Supreme Court’s Landmark Decision in Wayfair: States Are Now Free to Tax Internet and Out-Of-State Retailers Without Regard to Physical Presence
In South Dakota v. Wayfair, a 5-4 decision, the Supreme Court overruled the long-standing physical presence standard for imposing sales tax. This standard, established by the Supreme Court in Quill Corp. v. North Dakota, effectively prohibited states from requiring online retailers and out-of-state businesses to collect sales tax on goods sold into that state in the absence of a physical location within the state. Thus, under Quill, an online retailer was not required to collect sales tax unless the purchaser lived in a state in which the retailer had a physical presence. This is no longer the case. Having set aside the physical presence rule, the Supreme Court held in Wayfair that it will now follow the standard it had previously articulated in Complete Auto Transit, Inc. v. Brady, which allows the imposition of tax as long as the tax applies to an activity with a substantial nexus with the taxing state. This standard makes it significantly easier for states to craft laws requiring online retailers to collect sales tax on sales of goods into a state, even if they have no employees or physical property (e.g., storefronts, manufacturing or storage facilities, etc.) located in the state.
The Wayfair case involved a 2016 statute requiring out-of-state retailers to collect and remit sales tax to South Dakota as if it had a physical presence in the state if, on an annual basis, the seller delivered more than $100,000 of goods or services into the state or engaged in 200 or more separate transactions for goods or services in the state. The Supreme Court upheld the South Dakota statute, noting that it is applicable only to sellers who engage in a significant quantity of business in the state. In applying the substantial nexus test to the online retailers involved in the case, Wayfair, Overstock, and Newegg, the court stated that the nexus was clearly sufficient because (1) the companies engage in a “significant amount” of business in the state and (2) these companies are among the top national online retailers in the country and “undoubtedly maintain an extensive virtual presence.” The Supreme Court’s analysis demonstrates that the focus of the substantial nexus test will be on the retailer’s ability to reach customers through the Internet.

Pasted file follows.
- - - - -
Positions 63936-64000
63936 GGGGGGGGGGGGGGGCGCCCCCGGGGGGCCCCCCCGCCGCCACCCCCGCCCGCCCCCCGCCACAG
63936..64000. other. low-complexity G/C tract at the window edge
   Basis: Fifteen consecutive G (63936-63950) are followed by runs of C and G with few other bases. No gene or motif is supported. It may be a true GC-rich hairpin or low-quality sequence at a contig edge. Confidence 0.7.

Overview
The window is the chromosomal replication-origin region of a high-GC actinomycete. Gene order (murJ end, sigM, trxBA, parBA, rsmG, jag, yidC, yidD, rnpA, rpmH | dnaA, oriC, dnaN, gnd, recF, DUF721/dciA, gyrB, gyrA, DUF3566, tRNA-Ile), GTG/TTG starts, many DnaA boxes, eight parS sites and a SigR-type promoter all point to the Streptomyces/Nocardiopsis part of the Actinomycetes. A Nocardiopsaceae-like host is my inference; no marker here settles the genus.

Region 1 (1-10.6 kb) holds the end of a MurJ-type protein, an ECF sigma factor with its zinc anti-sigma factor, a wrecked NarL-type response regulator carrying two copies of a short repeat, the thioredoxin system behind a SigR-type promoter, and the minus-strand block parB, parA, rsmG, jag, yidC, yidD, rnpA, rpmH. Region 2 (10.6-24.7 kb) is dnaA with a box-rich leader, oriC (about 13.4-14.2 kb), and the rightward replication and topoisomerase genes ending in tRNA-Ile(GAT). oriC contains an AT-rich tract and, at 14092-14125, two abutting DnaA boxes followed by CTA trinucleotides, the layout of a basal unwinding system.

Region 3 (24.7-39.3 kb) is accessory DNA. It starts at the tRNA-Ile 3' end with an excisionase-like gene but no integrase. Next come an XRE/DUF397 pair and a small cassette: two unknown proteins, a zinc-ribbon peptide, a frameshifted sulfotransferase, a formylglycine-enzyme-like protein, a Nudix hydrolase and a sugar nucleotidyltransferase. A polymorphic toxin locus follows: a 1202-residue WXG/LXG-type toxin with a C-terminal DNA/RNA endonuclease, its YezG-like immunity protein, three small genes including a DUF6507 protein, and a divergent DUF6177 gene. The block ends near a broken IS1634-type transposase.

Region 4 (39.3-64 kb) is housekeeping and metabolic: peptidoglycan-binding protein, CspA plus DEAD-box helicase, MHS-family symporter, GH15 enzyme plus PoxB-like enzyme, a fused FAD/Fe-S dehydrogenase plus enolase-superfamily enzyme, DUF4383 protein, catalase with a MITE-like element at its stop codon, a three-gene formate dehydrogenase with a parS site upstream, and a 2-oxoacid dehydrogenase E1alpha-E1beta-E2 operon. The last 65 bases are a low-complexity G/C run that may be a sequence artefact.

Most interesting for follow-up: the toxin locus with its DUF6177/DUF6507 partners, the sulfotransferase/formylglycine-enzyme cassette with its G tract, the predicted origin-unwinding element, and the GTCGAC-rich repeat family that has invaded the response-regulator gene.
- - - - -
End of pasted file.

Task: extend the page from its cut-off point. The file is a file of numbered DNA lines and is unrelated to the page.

In fact, the Supreme Court made clear that the reason it heard the case and reached this conclusion was directly related to the impact of electronic commerce on the national economy. The Court acknowledged that in light of the change in dynamics to the national economy brought on by the prevalence and power of the Internet, the physical presence rule was unsound and incorrect, created market distortions, did not align with modern e-commerce, was unworkable as applied to online retail sales, and was an imposition on the states’ ability to collect taxes and perform critical public functions.
It remains to be seen just how each state will react to this significant change in the Supreme Court’s position. Many states have already enacted laws designed to establish physical presence, such as “click-through nexus” laws (i.e. an out-of-state retailer with no physical presence in the state is deemed to have a sales tax nexus if it pays a commission to an in-state affiliate that refers or directs a customer to click through a link to purchase goods or services from the out-of-state retailer’s online business). These states may repeal those laws and, instead, enact new laws with a broader reach under the substantial nexus test. It is likely that new state laws will define a minimum level of sales or transactions that will be considered “substantial” enough to establish nexus. However, it is also possible that states may take the position that there is no need for a minimum threshold because virtual presence in the state is sufficient. In other words, a state could argue that where an online retailer has a virtual connection through the Internet to all of its residents, then it has established a substantial nexus, regardless of the level of sales occurring within the state. In addition, the fact that eliminating the physical presence requirement has made nexus easier to achieve for sales tax purposes may lead some states to take more aggressive positions in applying the nexus standard to other types of state taxes.
One of the many problematic issues that this Supreme Court decision creates for online retailers is that it did not explicitly foreclose the possibility of retroactive sales tax laws. The South Dakota law at issue in the Wayfair case did not apply retroactively and the Supreme Court made a point to mention that fact in the context of its discussion of whether the South Dakota law was “designed to prevent discrimination against or undue burden upon interstate commerce.” The Court did not, however, specifically state that new laws imposing sales tax on Internet retailers can never be applied retroactively. It simply listed the lack of retroactive application as one of the factors indicating that the law was not unduly burdensome. It is hard to imagine that retroactivity would be acceptable without additional safeguards against the significant compliance burden this would create, but it is not entirely clear how states will be allowed to draft their laws with respect to this issue.
It will likely take some time for retailers to feel the impact of the Wayfair decision, as states will just now begin the process of drafting new legislation or examining the authority to tax out of state retailers under existing statutes. As states expand their taxing authorities, all businesses will be forced to become aware of each state’s sales tax rate and tax base and to implement procedures to collect and remit sales tax in many more, if not all, of the states into which they sell goods.